Sorry it has been a while since my last update. You can plan to write once every other week until life happens and then you find yourself hiking up a mountain and wondering why it is cold in
Africa. Its easy to forget the little things.
For the past few months work has continued on as usual. I meet plenty of farmers who are eager to try new techniques on their farms. This past Sunday took me on a hike up to
to visit with the isolated village of the same name. The day was unusually clear and sunny for rainy season. This gave the forest around the lake a thick humid feel. The path to the village was a winding trail through thick tropical vegetation. The ground was slick and muddy, at parts sucking my entire boot into the mud. But for the most part it was a small dirt path surrounded by endless green on one side and lake on the other. Birds sung exotic song from the canopy while an endless amount of insects chirped in the background the entire way. The path passes by a few of the Barombi farms, and as you get closer and closer to the village cocoa farms become more numerous. Lake Barombi
It takes roughly one and a half hours by foot to get to the village. I was soaked in sweat but it was a gorgeous walk. The path followed the lake almost the entire way and was full of beautiful discovery channel-esque moments. On the initial path to the lake there are a few rock cliffs and there is a cave beneath one of them. After only a few feet into the entrance I shined my torch up at the rocky ceiling and unintentionally caused a scattering of bats. They fluttered about the top of the cave and some went a bit deeper(*next time, when I am not alone, I will explore the dark jungle cave further). On the path there were some of the weirdest looking insects, some beautiful sounding but hard to see birds, tons of lizards, and I saw one lone snake. There were quite a few ant colonies creating tunnels out of ant bodies across the dirt path. I could probably keep rambling on about all the different animals, insects, and vegetation around the lake but I will end with the jungle squirrel. The jungle squirrel doesn't look much different than the common squirrel physically, but its color is more reddish brown. One in particular caught my attention because this jungle squirrel was caught in a hunters trap. It looked like a simple rope snare that caught around the squirrels ankle or tail. The poor guy was stuck on the branch he was attached to, and I was not going to get in the way of a hunter and his prey.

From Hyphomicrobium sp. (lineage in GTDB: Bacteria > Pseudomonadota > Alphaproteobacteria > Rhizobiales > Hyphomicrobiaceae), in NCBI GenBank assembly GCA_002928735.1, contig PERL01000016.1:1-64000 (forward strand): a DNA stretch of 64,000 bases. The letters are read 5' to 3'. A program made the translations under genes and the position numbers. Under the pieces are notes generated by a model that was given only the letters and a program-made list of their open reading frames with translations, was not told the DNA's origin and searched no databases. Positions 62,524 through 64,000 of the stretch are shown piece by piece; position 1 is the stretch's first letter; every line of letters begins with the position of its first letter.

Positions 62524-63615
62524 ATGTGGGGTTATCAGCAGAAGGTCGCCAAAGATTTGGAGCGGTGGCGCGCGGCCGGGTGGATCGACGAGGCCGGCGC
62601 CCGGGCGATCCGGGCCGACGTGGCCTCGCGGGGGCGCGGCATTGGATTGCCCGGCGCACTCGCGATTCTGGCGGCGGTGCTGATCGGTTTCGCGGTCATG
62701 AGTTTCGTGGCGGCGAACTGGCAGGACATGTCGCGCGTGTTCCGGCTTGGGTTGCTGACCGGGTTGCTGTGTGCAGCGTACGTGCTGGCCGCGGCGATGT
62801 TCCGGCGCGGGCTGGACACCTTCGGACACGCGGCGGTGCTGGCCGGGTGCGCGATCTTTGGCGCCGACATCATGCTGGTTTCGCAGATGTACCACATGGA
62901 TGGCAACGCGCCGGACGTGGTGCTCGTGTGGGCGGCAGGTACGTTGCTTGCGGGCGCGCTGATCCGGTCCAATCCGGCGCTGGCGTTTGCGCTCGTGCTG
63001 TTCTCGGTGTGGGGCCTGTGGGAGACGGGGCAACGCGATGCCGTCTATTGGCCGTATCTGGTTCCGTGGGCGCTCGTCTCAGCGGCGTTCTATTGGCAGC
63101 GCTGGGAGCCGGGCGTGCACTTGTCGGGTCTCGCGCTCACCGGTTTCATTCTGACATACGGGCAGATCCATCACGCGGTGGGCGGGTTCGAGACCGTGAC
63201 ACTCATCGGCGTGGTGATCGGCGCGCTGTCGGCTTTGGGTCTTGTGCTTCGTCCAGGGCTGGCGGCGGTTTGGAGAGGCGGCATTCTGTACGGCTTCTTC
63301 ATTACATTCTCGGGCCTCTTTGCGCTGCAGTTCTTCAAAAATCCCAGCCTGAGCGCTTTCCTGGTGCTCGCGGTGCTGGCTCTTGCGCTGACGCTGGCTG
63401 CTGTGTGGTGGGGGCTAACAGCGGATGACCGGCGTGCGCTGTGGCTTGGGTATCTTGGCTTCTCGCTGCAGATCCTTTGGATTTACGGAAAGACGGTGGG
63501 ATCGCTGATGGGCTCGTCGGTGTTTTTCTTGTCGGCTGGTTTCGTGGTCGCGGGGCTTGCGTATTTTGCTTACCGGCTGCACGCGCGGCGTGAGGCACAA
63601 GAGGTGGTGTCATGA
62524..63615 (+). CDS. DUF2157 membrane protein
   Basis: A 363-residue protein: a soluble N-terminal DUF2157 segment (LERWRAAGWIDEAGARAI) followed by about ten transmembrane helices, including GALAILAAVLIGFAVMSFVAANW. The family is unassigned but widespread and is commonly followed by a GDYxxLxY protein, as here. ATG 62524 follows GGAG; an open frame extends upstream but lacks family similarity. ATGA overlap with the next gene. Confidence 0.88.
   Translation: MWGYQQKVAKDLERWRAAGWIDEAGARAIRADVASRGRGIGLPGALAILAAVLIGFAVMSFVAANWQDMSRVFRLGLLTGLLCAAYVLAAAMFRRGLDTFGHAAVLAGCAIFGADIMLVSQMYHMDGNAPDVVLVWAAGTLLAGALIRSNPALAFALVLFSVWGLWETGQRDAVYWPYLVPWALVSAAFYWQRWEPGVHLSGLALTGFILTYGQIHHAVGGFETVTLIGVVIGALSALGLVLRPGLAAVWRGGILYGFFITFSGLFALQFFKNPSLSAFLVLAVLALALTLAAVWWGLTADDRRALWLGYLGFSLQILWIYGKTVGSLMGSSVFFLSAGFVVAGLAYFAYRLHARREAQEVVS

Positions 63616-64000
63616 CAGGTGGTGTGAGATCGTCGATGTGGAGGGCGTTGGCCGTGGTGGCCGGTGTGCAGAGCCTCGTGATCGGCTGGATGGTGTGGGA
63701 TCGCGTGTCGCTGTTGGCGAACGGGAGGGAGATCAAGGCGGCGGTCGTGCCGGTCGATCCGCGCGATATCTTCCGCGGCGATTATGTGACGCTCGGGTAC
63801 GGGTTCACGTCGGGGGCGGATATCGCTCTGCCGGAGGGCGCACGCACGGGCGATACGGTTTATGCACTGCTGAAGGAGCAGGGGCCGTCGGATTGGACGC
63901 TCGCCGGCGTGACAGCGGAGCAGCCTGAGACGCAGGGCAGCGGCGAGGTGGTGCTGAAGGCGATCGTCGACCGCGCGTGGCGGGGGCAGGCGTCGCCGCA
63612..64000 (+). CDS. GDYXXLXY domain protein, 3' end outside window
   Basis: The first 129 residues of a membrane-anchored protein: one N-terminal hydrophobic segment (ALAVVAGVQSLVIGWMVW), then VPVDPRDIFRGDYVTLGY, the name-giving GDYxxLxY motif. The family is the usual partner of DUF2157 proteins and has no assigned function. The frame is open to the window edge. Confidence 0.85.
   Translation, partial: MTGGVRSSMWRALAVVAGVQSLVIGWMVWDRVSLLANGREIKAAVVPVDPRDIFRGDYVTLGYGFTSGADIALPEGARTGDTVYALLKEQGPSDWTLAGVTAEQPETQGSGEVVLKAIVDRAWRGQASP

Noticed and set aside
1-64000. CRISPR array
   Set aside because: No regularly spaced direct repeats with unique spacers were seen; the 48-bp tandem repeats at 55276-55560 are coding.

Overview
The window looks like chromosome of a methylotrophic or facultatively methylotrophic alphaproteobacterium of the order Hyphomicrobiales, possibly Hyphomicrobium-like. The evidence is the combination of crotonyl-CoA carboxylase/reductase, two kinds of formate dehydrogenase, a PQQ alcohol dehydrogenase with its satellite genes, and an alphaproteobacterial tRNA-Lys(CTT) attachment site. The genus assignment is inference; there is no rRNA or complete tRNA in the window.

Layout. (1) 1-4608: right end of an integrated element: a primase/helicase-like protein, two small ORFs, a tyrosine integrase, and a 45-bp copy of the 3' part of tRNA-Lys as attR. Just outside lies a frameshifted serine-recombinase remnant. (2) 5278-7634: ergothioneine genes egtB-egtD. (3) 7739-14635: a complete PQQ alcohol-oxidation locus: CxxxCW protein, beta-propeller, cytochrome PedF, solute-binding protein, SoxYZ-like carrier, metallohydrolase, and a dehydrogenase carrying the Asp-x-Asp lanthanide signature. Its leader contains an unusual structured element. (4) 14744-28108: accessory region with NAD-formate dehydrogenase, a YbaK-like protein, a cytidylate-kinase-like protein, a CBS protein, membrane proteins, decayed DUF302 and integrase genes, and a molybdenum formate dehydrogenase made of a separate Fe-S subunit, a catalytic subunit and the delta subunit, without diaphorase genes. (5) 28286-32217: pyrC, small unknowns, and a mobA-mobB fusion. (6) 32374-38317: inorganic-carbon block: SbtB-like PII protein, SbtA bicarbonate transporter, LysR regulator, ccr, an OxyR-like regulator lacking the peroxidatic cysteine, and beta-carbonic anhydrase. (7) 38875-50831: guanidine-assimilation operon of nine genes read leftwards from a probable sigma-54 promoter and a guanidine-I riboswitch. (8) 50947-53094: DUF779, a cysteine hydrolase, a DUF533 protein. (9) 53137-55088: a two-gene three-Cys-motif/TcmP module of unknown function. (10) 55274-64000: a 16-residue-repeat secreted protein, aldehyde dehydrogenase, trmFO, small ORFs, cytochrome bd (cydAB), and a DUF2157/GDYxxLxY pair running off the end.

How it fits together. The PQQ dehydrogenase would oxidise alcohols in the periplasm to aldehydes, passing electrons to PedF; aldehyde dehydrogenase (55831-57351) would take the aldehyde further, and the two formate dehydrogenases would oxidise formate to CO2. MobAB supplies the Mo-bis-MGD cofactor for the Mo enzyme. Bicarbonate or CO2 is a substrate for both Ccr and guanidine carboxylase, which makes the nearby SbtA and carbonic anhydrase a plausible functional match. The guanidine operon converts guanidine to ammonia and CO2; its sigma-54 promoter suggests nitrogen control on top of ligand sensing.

After a hot and sweaty few hours of hiking I made it to the lake village. I ran into two farmers who informed me that I was actually on the outskirts of town. They both were heading to the main town and offered to take me. It ended up being another fifteen minutes to get there and a lot of this path was flooded. I was dropped off at the chiefs hut and I introduced myself and my purpose for visiting. Today was an introductory visit to see if I could provide some trainings to the village. The chief and his friends were happy that I was there to help them, and he asked me several times if I could lecture that same day. I had to decline because I had nothing prepared. We agreed to meet again in late August to discuss what needs are most pressing and arrange specific details for the trainings.
The chief then offered to get me a ride home in one of their canoes. I quickly accepted being a bit tired from hiking most of the day. An older boy, maybe fourteen years old, took me down to their boat launch which was just a four meter wide dirt path down to the water. There were four canoes and only one of them looked safe. The other three were old hollowed out tree trunks that looked like they were on their last legs. We hopped into one of the better looking trunks and paddled out onto the lake. It took a few minutes to get used to sitting in the canoe. It was narrow, but my frame just fit in. It was maybe ten feet long and didn't look to be more than half an inch thick on average. The canoe was sensitive to movement but that wasn't out of the ordinary. The lake vegetation was quite a site featuring hundreds of water lilys and several other weird looking aquatic plants. The wide open lake left us little cover from the sun which beat down on us for the forty minute trip. The water kept us cool when needed, and after we landed I hiked back to town.
Now I am heading to a remote jungle village to help with some environmental education and farmer trainings. After that I may be traveling again for work in another village in the South West region. Then I should be back to plan some trainings with the lake village.